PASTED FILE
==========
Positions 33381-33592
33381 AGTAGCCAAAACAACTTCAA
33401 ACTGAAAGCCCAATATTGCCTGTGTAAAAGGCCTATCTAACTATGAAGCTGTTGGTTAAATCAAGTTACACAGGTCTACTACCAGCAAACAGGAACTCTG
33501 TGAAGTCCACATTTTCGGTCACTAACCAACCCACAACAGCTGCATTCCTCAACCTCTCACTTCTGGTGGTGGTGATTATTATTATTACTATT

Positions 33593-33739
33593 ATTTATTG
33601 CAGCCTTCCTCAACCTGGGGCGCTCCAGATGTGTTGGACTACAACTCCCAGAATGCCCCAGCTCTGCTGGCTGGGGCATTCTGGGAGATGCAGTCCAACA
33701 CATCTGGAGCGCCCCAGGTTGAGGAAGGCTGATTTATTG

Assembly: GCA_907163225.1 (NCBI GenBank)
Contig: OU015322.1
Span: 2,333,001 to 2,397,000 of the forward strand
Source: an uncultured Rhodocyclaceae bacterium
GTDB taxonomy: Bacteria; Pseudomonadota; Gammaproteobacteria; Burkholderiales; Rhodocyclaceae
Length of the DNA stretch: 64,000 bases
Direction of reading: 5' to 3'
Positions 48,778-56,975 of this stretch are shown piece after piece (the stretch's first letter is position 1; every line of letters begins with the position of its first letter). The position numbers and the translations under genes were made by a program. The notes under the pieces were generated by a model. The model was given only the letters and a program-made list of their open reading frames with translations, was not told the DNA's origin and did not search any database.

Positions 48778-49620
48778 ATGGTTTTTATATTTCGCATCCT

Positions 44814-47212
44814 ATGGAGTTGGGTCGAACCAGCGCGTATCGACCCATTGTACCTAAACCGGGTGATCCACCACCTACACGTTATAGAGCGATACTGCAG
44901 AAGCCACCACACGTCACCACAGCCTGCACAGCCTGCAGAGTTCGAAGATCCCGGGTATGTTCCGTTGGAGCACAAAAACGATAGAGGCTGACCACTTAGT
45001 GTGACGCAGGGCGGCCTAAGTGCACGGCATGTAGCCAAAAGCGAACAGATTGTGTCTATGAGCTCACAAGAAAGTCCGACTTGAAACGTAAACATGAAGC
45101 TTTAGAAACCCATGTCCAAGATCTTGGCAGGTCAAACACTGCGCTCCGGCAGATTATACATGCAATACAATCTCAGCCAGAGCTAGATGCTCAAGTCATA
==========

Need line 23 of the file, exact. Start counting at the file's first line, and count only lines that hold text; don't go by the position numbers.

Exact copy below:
45101 TTTAGAAACCCATGTCCAAGATCTTGGCAGGTCAAACACTGCGCTCCGGCAGATTATACATGCAATACAATCTCAGCCAGAGCTAGATGCTCAAGTCATA